During the meeting, board members also approved a consent agenda to adopt minutes from previous meetings, and after executive sessions, approved the 2018 fourth-quarter risk report and a review of physician contracts.

Contact Sasha Nelson at 970-875-1794 or snelson@CraigDailyPress.com.

Craig police respond to crash: On the Record — Jan. 21

Craig Police Department

Monday, Jan. 21

1:31 a.m. In Craig, officers with the Craig Police Department responded to a report of a possible attempted suicide.

8:21 a.m. On the 200 block of Bilsing Avenue, officers responded to an abandoned vehicle call.

11:10 a.m. On the 400 block of Mack Lane, officers responded to a criminal mischief call.

11:45 a.m. In Craig, officers executed a warrant.

12:51 p.m. On the 600 block of Wickies Avenue, officers responded to a civil problem call.

2:12 p.m. On the 400 block of Yampa Avenue, officers responded to a civil problem call.

2:16 p.m. On the 800 block of Tucker Street, officers responded to an abandoned vehicle call.

5:24 p.m. On the 2000 block of Victory Way, officers responded to a property damage crash call.

7:16 p.m. Near the intersection of West Sixth and Breeze streets, officers responded to an injured animal call.

7:30 p.m. Near the intersection of East First and Ranney streets, officers assisted a motorist.

11:25 p.m. On the 300 block of Cedar Court, officers conducted a traffic stop.

Domestic violence suspect denies harming alleged victim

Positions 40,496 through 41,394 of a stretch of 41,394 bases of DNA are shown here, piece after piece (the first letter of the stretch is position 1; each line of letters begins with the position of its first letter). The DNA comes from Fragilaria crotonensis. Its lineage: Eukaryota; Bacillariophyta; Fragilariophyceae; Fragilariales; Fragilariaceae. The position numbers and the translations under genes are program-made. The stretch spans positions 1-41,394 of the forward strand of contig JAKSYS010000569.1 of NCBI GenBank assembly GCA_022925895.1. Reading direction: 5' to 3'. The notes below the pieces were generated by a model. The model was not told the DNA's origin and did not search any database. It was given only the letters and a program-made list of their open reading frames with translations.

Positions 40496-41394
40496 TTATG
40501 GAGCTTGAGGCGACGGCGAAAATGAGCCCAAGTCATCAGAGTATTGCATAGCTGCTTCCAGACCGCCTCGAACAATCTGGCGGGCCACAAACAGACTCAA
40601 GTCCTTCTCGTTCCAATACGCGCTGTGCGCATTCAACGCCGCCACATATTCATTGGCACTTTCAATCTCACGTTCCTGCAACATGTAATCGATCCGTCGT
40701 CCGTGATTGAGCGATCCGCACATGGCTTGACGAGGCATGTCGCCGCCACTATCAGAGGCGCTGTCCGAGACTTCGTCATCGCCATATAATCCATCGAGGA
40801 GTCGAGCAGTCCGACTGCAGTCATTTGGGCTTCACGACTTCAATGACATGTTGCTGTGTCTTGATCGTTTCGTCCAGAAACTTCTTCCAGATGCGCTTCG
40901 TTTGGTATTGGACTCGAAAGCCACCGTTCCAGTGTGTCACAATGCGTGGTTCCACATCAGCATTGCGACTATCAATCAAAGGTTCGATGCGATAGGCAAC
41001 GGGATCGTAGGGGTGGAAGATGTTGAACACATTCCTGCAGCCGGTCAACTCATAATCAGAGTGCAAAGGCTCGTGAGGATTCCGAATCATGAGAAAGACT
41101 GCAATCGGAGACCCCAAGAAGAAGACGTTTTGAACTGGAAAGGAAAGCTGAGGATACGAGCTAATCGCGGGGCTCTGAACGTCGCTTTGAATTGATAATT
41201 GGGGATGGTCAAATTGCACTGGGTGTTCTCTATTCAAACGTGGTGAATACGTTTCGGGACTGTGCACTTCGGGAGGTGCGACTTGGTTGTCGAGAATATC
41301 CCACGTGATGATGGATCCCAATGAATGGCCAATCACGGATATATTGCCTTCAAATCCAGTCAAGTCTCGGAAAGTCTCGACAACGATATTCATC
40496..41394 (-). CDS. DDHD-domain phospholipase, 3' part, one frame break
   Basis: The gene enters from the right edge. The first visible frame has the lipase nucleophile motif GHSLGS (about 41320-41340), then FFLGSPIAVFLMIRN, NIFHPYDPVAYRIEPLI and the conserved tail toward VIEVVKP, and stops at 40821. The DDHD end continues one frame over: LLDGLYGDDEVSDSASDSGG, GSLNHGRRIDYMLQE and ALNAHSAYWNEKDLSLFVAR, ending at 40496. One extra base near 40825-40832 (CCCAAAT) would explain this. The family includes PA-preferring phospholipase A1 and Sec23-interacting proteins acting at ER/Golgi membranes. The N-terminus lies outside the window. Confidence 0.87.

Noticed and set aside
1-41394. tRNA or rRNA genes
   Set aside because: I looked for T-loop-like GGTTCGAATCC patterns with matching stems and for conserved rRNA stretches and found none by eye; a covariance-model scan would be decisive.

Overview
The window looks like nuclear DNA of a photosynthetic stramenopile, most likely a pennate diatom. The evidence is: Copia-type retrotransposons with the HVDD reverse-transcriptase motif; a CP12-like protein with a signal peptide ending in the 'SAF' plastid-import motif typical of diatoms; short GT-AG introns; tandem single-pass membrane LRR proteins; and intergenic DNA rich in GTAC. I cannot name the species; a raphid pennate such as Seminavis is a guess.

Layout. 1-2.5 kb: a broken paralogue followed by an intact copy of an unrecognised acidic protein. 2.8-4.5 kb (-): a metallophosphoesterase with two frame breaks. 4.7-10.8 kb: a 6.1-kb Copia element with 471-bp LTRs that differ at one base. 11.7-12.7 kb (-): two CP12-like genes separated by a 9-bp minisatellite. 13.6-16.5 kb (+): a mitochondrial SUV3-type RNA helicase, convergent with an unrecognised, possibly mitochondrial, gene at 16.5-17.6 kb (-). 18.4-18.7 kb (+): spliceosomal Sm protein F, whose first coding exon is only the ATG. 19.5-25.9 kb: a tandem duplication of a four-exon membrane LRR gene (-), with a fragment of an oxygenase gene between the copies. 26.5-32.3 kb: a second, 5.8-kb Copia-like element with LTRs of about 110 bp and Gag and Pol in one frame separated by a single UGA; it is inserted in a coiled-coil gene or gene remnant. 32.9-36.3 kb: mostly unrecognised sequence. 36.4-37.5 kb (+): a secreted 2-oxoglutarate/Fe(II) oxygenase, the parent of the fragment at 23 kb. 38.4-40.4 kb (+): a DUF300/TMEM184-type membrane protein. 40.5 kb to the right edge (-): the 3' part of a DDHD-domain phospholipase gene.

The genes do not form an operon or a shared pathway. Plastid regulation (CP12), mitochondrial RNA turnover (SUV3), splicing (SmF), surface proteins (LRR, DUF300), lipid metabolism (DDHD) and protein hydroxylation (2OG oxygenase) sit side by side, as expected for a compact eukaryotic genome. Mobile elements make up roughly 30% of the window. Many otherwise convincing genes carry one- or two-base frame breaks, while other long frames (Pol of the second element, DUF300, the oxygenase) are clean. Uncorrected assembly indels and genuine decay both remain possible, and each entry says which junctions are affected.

CRAIG — A man with a history of attempted murder and domestic violence charges denied allegations that he assaulted a woman during an appearance in a Moffat County courtroom Tuesday, Jan. 22.

Dustin Jackson, 32, of Craig, was arrested in March 2018 on several charges, including two counts of felony criminal attempt and two counts of attempted second-degree murder related to a domestic violence incident. According to a warrantless arrest affidavit, Jackson and a woman were staying at a hotel in Craig. When he awoke, he reportedly became agitated with the woman and slammed her head into the passenger window of a car.

This was the second such incident Jackson was alleged to have been involved in. According to the affidavit, the two reportedly got into an argument a week earlier, and Jackson has reportedly hit the woman more than 50 times and attempted to strangle her about 12 times.

On Jan 14, Jackson found himself in trouble with the law again after police responded to his home in Craig for a domestic violence call. Almost as soon as they arrived, Craig police said, they observed Jackson pacing, yelling, and kicking snow onto the victim, according to a warrantless arrest affidavit filed Jan. 15.

Upon further investigation, police noticed several injuries on the victim, including bruises, a swollen jaw, and petechiae in the victim's right eye. Police also noticed injuries to the victim's throat.

"I observed dark marks around (the victim's) throat," a Craig police officer said in the affidavit. "I asked her to tell me what happened."

That's when the victim told police about additional alleged abuse in the days before Jan. 14.

Police said it was then they placed Jackson under arrest, but not before finding a green leafy substance and a small pipe, along with several unused hypodermic needles.

Police said the also found a firearm in the residence.

According to the affidavit, Jackson was combative and uncooperative once in custody, threatening violence against police and himself.